It’s important to mention that the Pritchard and Rossetter houses are working museums, welcoming visitors yearly; Green Gables is undergoing refurbishment; and The Mansion is a working restaurant. Evidently - haunted or not - these properties are of historical significance and play a part in modern society.

Finally, we come to Hell and Blazes Brewery also located in Downtown Melbourne. This building was once the home of Brownlee Funeral Home where victims of a nearby plane crash (1925) were brought to. The property is known for spooky piano playing, eerie footsteps, balls bouncing, cold spots, moving objects, and various apparitions.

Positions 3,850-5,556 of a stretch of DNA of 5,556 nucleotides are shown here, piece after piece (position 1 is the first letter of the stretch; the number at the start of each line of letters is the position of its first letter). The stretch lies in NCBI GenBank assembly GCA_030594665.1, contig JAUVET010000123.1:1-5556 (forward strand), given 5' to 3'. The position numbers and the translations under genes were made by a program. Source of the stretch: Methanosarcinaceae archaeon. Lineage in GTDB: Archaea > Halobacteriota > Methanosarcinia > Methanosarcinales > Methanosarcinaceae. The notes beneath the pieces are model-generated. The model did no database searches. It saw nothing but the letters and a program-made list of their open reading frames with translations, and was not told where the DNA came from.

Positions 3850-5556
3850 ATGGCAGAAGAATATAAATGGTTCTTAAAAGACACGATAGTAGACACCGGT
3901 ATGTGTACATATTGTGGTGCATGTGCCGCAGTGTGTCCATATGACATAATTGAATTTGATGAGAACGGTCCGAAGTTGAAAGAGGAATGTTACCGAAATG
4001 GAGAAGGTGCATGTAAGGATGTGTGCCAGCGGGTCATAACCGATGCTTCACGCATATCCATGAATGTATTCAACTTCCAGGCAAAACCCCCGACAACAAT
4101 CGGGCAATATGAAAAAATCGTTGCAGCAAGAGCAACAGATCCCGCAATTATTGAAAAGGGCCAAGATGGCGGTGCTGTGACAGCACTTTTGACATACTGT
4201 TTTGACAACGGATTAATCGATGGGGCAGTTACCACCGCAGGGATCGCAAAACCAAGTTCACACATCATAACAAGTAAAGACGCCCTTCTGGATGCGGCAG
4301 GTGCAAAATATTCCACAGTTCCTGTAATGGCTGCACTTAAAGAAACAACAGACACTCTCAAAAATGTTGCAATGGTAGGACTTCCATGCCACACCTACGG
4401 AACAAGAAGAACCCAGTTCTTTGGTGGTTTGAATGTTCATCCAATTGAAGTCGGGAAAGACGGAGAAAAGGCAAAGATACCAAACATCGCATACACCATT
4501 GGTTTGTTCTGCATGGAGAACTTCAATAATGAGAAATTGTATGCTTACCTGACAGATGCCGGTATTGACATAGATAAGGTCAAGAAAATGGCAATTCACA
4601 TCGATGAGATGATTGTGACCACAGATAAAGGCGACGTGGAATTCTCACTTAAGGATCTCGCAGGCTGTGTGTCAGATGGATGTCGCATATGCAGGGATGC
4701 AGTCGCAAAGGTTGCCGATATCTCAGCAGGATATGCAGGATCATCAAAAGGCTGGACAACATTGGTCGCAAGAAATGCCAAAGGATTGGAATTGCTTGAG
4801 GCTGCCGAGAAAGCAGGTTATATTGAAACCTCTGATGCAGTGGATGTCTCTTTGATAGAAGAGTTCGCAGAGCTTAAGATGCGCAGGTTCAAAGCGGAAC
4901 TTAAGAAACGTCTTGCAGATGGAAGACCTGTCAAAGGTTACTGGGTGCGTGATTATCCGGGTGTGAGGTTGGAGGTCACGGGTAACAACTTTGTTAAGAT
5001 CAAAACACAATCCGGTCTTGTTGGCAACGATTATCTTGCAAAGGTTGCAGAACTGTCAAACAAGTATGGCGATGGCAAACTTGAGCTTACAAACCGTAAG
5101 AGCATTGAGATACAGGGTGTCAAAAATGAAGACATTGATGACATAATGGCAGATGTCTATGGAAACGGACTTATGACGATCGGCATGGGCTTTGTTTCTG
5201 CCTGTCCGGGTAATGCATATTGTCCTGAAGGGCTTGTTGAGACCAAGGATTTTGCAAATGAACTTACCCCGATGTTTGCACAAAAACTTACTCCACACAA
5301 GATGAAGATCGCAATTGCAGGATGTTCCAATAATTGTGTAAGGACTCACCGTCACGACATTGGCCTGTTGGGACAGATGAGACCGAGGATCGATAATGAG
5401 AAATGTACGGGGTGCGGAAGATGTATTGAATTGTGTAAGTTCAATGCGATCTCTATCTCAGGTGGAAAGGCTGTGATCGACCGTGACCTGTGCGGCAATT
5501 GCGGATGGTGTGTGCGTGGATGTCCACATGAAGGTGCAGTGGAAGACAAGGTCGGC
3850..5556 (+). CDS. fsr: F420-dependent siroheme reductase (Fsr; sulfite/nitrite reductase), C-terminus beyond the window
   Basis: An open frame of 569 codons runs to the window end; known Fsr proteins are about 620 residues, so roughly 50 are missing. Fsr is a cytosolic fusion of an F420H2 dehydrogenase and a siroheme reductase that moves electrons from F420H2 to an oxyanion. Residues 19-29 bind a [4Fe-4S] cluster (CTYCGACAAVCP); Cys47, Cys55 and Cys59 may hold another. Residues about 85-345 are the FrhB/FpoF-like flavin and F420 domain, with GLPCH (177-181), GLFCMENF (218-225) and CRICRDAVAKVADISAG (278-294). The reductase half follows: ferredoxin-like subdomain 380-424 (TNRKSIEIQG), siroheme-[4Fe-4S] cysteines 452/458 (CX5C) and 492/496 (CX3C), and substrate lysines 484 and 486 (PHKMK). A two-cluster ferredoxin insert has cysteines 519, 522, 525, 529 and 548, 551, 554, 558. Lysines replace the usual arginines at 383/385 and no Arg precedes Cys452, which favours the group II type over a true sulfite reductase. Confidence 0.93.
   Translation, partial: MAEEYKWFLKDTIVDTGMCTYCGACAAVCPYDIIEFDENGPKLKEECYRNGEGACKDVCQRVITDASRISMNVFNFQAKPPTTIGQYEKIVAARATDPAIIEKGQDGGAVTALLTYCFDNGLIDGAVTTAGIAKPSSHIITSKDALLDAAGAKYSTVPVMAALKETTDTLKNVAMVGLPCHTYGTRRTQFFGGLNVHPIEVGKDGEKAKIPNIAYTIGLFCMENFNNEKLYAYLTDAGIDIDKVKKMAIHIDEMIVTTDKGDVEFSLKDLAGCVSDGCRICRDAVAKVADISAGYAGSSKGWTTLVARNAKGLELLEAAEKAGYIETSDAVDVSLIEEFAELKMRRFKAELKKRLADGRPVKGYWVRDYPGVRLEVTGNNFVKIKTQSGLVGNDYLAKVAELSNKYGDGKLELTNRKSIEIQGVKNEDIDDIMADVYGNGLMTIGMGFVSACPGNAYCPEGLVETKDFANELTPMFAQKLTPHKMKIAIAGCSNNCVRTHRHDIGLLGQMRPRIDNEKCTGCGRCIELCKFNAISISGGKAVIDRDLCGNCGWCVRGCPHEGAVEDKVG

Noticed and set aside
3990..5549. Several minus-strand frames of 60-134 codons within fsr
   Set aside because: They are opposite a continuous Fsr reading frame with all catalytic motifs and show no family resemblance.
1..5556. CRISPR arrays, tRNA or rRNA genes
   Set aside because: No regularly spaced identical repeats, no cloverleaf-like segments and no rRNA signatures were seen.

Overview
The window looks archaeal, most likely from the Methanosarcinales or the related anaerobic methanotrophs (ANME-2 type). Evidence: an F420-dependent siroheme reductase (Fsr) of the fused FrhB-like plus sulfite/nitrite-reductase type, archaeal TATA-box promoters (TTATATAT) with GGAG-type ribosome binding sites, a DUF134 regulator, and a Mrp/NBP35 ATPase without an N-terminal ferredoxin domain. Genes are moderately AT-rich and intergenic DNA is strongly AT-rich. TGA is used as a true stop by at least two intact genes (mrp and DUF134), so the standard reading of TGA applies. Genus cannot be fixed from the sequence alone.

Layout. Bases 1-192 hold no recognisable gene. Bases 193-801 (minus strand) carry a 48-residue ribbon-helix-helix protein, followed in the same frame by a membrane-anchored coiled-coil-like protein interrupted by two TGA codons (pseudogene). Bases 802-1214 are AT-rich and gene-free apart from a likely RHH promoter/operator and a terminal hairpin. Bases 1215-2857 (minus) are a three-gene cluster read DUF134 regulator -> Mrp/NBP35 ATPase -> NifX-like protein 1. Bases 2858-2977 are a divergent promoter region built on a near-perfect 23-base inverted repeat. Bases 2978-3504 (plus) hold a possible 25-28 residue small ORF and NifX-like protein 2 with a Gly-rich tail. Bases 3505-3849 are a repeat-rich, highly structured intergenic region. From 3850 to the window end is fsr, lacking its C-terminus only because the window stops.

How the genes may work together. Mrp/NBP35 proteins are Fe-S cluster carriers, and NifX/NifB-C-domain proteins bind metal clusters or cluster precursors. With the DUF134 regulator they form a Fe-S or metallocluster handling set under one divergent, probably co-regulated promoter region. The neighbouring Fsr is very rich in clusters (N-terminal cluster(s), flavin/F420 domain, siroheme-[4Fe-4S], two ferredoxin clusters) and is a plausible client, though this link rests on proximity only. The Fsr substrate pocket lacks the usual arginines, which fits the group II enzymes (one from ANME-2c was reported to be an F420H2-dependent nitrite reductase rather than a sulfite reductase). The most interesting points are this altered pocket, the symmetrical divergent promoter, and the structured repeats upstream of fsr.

And so, we’ve come to the end of our eerie list - yes, 13 in total. These tales are full of mystery and intrigue, however, as in all things, there are believers and non-believers. Either way, these tales are curious, compelling, and perfect for autumn camp-fire retelling.

When visiting these locations, please be mindful and respectful as many are working businesses or places of sacramental importance.